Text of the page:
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I was wondering why the Washington City Paper would publish such an error-filled, nonfactual, and cutesy article by Elissa Silverman on Baltimore (“Romancing the Crab,” “Bewitched,” 9/10) until I examined the masthead and observed that she is an assistant editor. Most editors would not have let something so opinionated in a newspaper; however, it must have been her feature, so no one else edited it.

Silverman must have had a very rough childhood and should stay out of the coffeehouses in D.C. She claims New York, Chicago, and a couple of other cites are much better than a city like Baltimore, which is living in its past industrialization.

Well, Hon, most Baltimore schoolchildren, even the ones not going to City or Poly, know that not only is Baltimore’s industrial economy going downhill, most U.S. cities also have that problem. After all, isn’t that why they call most of the northeastern U.S. the Rust Bucket? Blue-collar employment is on the decline. Most cities face the same plight as Baltimore—but many, including New York, have copied the Inner Harbor.

Now, not being a native Baltimorean, I realize that Baltimore may be only your stepmom, as it is mine. We have something in common in that. We both have our roots in Brooklyn, N.Y. That is home, regardless of where you were raised. I have never seen a job application or questionnaire asking for where you were raised. I am sure that for most of your family weddings, events, and funerals, New York is where you went. I stayed in Brooklyn a little longer than you, until I was in the eighth grade. Then my family moved to Chicago, which is like Baltimore, only bigger. Also in Brooklyn, as well as Staten Island and Queens, most who were born there stay in New York or move to the Island. Hon, not everyone moves away, and the neighborhoods in most major U.S. cities are very ethnic. But, of course, in your 26 years and your massive research, you knew otherwise.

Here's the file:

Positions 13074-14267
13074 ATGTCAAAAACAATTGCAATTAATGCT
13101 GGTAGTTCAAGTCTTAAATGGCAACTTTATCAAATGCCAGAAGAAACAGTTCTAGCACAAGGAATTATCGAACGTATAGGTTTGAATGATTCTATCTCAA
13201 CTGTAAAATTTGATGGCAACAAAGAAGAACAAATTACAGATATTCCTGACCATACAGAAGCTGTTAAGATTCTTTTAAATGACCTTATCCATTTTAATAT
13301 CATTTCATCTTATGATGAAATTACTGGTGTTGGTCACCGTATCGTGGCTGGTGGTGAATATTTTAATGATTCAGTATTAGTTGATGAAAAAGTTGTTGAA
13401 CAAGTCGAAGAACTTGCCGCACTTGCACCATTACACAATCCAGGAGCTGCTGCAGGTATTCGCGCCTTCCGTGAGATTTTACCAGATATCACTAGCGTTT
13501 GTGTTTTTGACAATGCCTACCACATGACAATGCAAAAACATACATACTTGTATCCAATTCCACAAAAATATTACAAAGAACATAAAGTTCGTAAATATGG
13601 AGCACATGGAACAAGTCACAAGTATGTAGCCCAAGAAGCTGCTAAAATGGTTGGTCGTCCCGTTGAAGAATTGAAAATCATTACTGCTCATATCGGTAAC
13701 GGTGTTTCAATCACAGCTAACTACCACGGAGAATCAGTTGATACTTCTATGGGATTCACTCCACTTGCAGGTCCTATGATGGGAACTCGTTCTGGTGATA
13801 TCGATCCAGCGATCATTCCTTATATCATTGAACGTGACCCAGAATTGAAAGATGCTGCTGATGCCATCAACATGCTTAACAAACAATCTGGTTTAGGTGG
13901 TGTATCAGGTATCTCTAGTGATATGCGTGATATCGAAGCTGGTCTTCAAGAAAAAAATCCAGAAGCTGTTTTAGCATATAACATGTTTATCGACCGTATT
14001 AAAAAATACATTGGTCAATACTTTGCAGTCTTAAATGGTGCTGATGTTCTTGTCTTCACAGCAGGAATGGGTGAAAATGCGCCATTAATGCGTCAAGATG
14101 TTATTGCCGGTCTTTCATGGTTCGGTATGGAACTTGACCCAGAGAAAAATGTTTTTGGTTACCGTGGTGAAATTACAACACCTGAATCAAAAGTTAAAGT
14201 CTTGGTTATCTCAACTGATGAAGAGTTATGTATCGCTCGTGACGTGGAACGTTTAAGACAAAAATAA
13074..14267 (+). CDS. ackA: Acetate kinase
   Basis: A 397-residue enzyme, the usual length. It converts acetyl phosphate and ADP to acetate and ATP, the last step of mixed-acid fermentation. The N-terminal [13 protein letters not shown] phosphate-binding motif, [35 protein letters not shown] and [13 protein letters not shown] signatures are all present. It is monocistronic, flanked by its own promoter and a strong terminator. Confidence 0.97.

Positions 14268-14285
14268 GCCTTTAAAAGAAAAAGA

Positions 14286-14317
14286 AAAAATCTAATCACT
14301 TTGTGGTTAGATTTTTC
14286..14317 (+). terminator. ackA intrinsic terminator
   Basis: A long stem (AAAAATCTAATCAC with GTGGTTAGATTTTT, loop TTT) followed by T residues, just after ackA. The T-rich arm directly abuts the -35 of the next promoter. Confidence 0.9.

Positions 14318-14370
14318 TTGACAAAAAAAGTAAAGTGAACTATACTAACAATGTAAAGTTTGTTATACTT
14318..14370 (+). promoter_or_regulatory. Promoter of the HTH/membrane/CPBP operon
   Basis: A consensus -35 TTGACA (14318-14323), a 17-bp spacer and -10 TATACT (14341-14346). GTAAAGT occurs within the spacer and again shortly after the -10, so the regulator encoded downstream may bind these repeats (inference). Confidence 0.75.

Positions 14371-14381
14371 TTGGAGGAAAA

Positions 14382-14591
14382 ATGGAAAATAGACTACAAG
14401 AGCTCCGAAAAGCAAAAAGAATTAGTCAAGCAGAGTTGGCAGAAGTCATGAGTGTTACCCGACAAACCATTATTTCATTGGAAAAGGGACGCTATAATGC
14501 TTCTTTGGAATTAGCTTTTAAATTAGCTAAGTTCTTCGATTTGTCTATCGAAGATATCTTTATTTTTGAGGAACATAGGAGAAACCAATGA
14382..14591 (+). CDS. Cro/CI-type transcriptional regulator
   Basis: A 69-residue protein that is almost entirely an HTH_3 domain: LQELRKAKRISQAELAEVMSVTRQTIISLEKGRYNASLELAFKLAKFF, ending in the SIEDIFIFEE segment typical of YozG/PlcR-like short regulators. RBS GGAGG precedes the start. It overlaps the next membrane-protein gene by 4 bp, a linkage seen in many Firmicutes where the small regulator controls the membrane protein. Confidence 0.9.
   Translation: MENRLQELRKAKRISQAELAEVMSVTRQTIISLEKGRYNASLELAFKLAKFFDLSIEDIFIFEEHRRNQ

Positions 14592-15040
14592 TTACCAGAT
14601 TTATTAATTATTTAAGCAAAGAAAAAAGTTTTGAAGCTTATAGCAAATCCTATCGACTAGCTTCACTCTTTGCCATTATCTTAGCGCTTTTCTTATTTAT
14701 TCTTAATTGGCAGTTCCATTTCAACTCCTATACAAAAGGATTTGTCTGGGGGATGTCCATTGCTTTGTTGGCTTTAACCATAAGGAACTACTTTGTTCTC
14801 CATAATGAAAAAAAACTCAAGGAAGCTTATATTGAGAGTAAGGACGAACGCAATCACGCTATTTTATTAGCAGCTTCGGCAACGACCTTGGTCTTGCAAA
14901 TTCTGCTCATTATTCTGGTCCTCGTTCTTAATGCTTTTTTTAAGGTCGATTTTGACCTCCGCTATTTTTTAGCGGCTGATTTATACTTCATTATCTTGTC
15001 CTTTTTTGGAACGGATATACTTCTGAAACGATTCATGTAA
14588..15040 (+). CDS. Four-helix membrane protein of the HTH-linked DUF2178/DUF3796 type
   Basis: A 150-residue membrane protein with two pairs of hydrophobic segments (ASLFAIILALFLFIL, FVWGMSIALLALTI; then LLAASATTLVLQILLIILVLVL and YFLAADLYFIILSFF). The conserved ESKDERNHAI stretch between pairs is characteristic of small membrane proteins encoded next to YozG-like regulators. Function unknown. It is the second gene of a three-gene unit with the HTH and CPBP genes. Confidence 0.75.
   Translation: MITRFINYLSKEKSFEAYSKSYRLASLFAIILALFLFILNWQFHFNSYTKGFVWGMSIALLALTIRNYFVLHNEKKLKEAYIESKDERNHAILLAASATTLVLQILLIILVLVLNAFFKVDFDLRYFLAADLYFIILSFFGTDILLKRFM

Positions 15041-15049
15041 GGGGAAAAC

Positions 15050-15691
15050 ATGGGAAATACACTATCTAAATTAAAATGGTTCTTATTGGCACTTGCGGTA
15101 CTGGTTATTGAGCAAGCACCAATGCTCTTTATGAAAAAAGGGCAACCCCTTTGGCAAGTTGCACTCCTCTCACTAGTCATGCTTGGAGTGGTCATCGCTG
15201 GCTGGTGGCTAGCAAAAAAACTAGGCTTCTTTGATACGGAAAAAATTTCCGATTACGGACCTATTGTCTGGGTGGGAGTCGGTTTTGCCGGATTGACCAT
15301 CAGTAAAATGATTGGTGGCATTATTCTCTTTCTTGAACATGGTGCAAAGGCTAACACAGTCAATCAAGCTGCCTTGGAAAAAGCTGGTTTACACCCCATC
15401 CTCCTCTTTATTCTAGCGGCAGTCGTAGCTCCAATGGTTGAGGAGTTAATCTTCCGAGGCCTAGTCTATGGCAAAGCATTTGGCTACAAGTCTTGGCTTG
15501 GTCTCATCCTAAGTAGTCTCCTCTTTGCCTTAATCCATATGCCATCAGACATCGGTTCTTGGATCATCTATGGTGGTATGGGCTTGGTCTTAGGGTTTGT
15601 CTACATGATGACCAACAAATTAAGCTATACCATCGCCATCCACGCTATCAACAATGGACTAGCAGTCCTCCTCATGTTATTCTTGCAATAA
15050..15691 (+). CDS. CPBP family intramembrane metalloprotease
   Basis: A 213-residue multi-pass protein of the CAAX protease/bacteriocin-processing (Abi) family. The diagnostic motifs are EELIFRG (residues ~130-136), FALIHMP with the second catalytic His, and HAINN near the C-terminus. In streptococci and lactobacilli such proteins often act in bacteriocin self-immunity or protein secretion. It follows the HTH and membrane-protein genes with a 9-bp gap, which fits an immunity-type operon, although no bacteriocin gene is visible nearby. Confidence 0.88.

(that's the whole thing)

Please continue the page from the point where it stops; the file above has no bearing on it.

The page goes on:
As for your KKK comment on Hampden, what about the D.C. suburbs where a school’s athletic team practices racism? Unfortunately, racism is everywhere. Baltimore has a lot less of it than D.C. and its suburbs. You fail to mention that in your article. Most Americans stay in the towns that they grew up in. Sorry that you had to move from Westchester, N.Y., your home, to Baltimore.

Now, since you are such a John Waters fan, I am glad to see that you know so much about him. Especially his movies, which he wants in Baltimore, because he is proud of the city, as am I in my adopted home. As far as the mayor’s race, not one of the candidates who had any criminal past is even close to being selected. Being a citizen of the U.S., you should realize that you are afforded the opportunity to do things and not be discriminated against. But what was that about the D.C. police force a while back? Also, one cannot say that about D.C. and Marion “I Like Drugs” Barry, the former convict mayor. Besides, if you had read more of Mencken’s articles, you would know that he would have called it Charm City if he had thought of it. But since you’re so worldly at 26, what could I expect?

In closing, like most people, I concede that thinking about some good things in the past has its advantages. However, Baltimore is growing leaps and bounds and at times losing some of that good old blue-collar attitude. Maybe you should see Canton, Fells Point, Charles Village, and even Hampden. Incidentally, they have Donna’s and Xando coffeehouses in Charles Village now for your pleasure. Besides, I would be happy to debate you in any one of those coffeehouses. But, of course, I am just a little bit worldlier than you and have also lived in many more cities—however, I find Baltimore one of the most charming.

Thanks for the time in this abridged article about someone who is a bitter person. Besides, Ms. Silverman, Hon, you could save money and just get Home Team Sports and watch the O’s on that and get some Asian blue crabs from Phillips on the Potomac, since Baltimore is not your style. Trust us simple people here in Baltimore, we would not miss you at all.